Sunday, September 23, 2012

Book Review: Every Other Day by Jennifer Lynn Barnes

Title: Every Other Day
Series/Sequel? No
Author: Jennifer Lynn Barnes
Genre(s): Paranormal/Fantasy
Age Level: YA
Page Count: 329 (Hardcover)
Perspective: First Person (female)

Summary: Every other day, Kali D'Angelo is a normal sixteen-year-old girl. She goes to public high school. She attends pep rallies. She's human.

And then every day in between . . .She's something else entirely.

Though she still looks like herself, every twenty-four hours predatory instincts take over and Kali becomes a feared demon-hunter with the undeniable urge to hunt, trap, and kill zombies, hellhounds, and other supernatural creatures. Kali has no idea why she is the way she is, but she gives in to instinct anyway. Even though the government considers it environmental terrorism.

When Kali notices a mark on the lower back of a popular girl at school, she knows instantly that the girl is marked for death by one of these creatures. Kali has twenty-four hours to save her and, unfortunately, she'll have to do it as a human. With the help of a few new friends, Kali takes a risk that her human body might not survive. . .and learns the secrets of her mysterious condition in the process.

Review: I've heard of Jennifer Lynn Barnes. I've just never read her. If this book is any indication, that was obviously a mistake on my part. Every Other Day was amazing. Simply, flat out, amazing.

I don't typically like books where there are all paranormal/fantasy creatures together - faeries and witches and vampires and werewolves all at the same time are just a little bit too much for me - but in this book, it made it almost better than if it was just one species. Of course, it incorporated many creatures I hadn't seen used in an "every paranormal species" book, and others that have been used way too much that weren't even mentioned in here. The many different species added mystery and suspense as to what some creatures were, or what they would face next.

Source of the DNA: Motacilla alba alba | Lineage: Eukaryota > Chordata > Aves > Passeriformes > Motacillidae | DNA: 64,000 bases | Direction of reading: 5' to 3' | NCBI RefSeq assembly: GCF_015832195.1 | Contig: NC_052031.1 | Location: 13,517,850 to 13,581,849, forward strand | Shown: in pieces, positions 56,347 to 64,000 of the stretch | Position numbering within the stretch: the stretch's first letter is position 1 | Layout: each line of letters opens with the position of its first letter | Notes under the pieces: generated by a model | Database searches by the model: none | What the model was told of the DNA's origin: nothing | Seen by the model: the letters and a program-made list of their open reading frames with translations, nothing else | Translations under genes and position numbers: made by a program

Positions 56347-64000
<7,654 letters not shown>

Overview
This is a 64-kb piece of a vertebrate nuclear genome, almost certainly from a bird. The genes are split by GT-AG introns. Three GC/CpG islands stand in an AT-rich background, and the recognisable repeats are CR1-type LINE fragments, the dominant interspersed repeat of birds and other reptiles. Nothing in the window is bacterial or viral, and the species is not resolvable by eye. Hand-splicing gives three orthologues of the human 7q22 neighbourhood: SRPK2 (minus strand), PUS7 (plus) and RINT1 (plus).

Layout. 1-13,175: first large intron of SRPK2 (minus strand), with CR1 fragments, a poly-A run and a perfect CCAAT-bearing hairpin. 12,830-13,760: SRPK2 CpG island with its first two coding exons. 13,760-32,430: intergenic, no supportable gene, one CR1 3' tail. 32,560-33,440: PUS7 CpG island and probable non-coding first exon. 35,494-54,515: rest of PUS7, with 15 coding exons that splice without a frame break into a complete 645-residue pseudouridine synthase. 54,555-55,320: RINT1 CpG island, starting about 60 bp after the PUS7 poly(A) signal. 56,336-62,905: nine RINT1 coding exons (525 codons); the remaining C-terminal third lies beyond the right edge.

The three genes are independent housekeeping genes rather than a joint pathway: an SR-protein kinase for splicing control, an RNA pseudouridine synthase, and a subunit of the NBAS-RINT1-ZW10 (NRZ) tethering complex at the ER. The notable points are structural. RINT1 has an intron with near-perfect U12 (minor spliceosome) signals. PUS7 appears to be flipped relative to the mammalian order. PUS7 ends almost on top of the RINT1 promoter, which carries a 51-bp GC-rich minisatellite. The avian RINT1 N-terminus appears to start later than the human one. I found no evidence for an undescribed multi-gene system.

Kali and her voice in this novel made for an extremely enjoyable read. Kali was absolutely kick butt, and I can't think of another character that could rival her for the title of Best Badass. Maybe Tris, from the Divergent trilogy, but that's it. And that, my friends, is a pretty amazing accomplishment. Her voice was funny, interesting, and didn't let the reader go for one moment. If I hadn't had the annoying thing called "life" getting in the way, I would have happily devoured it in one sitting, and would still have yearned for more.

The supporting characters were just as interesting and well-written as Kali. They each had unique personalities and qualities and quirks that made them believable and enjoyable. I laughed every time Skyler said "We can call up [brother's name] for that!" or drew in a quiet breath every time Zev spoke.

Another thing was, I felt this book. I grew concerned every time one of Kali's friends was in danger, I shared Kali's sense of victory whenever she won a fight. I shared the character's sadness when one of their friends - and an important, wonderful character - died. And that is how, in my opinion at least, you separate the great from the best.